4/25/2013: Began work on Helios Challenge
The project began by testing paper shredders and meat grinders for the purpose of breaking down plastic so that it can me more easily melted when it enters the extruder.
Shredding, Grinding, and Melting Plastic (HDPE)
Milk Jug Plastic (HDPE) After Shredding and Grinding
Melting Milk Jug Plastic (HDPE)
Measuring Temperature of Hot Plate and Melting Plastic
NASA is currently working with local Makerspaces on solving the future problem of space exploration and here at home. For the pilot run of this collaboration an exciting challenge was selected involving using space trash (used plastic food packaging) recycled into 3D printer media to create parts for use in situ applications. The inaugural challenge is titled HTC-01: Cost-effective Additive Manufacturing in Space. Please navigate through the tabs and download the “Challenge Guide” to learn more about it. Those of you willing to take on this challenge are encouraged to visit the Forum and Wiki Page and express your ideas and solutions regarding this challenge. The goal of this site is to promote discussions on potential ideas and build a body of knowledge that could advance this future in-space technology. An event is currently being planned that will bring NASA, Hackerspace members, and other participants to present and discuss the resulting work generated from this collaborative experiment.
Welcome to the collaborative environment for the HELIOS Technology Challenge Program. Please navigate though the tabs above and view the Vodcast Series and Inaugural Challenge to learn more about this experimental NASA Program. If you are interested in participating, create a profile to post on the Forum and edit the Wiki Page; otherwise, you are welcome to enjoy the Photos, Videos of other information generated by participating individuals and teams as they tackle the inaugural challenge. Also visit nasa.gov/helios for more information on this and other NASA programs.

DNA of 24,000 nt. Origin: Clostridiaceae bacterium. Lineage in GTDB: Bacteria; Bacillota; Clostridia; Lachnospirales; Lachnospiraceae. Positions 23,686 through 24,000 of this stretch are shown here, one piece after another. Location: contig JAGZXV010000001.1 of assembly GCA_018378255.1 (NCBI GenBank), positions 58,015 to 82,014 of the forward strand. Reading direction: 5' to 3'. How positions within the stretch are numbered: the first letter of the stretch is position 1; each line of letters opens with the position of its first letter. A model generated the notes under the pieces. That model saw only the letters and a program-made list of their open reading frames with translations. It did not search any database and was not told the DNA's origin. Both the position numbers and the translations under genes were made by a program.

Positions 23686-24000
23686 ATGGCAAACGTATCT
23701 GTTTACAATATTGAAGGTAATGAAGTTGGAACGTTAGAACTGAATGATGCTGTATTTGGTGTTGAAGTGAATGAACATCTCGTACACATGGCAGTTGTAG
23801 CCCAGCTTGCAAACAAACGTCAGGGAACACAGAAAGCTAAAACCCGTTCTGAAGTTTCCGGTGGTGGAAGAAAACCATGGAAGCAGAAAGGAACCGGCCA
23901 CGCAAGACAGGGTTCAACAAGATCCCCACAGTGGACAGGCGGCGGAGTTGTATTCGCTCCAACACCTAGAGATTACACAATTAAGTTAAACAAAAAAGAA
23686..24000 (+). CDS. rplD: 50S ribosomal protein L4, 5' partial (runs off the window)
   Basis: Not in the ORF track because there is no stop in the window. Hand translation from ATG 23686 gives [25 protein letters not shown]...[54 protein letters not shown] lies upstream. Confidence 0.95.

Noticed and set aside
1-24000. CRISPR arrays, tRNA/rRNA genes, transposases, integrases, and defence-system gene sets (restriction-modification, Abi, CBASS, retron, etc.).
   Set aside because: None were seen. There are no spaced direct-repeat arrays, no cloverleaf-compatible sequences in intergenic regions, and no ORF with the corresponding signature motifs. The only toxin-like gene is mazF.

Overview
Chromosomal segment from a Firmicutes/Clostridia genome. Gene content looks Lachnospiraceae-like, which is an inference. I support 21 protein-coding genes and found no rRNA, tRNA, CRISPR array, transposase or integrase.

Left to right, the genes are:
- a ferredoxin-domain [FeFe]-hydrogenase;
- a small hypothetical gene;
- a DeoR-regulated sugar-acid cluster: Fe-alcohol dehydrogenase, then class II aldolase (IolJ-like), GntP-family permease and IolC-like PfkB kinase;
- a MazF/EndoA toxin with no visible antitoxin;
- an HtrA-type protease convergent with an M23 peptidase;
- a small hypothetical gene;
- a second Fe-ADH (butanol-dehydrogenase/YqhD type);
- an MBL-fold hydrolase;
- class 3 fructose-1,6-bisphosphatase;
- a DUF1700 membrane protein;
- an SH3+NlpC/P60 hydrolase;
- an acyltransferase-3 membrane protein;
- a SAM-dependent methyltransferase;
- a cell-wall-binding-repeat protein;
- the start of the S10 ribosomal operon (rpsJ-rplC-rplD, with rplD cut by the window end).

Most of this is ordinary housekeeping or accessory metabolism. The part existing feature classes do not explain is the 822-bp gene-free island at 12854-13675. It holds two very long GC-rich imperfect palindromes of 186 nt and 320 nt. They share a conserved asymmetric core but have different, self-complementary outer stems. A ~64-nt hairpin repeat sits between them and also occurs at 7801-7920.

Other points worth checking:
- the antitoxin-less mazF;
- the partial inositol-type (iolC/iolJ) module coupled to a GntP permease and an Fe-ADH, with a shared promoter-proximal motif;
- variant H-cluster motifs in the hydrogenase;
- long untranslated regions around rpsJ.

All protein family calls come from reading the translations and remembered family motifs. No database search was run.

As NASA renews its commitment to deep space exploration, new ways must be sought out to make the process of developing required technologies more cost-effective. Recognizing the valuable problem solving potential that exists in the American public, the HELIOS Technology Challenge Pilot Program was created in 2012 by a small group of NASA employees as an experiment in collaboration. HELIOS stands for Hardware Engineering Launchpad Inspired by Open Source. The principal goal of this low-cost, no-frills project is to promote cost-effective innovation and collaboration with the public in the development of open source-friendly, early stage concept-type technology. HELIOS is not a multi-million dollar project but rather an ultra-low cost experiment in open source hardware engineering with a specific audience in mind. The program establishes a virtual pathway that enables NASA “Challenge Champions” to collaborate with Hackerspace, Makerspace, citizen inventors, and DIY communities in the solving of space technology related problems. The HELIOS Technology Challenge Pilot Program is based on three core principles: cost-effective innovation, a collaborative work environment and open source-based idea ownership. HELIOS is not about fancy and exotic solutions. It’s about developing simple, low-cost ideas that get small practical jobs done.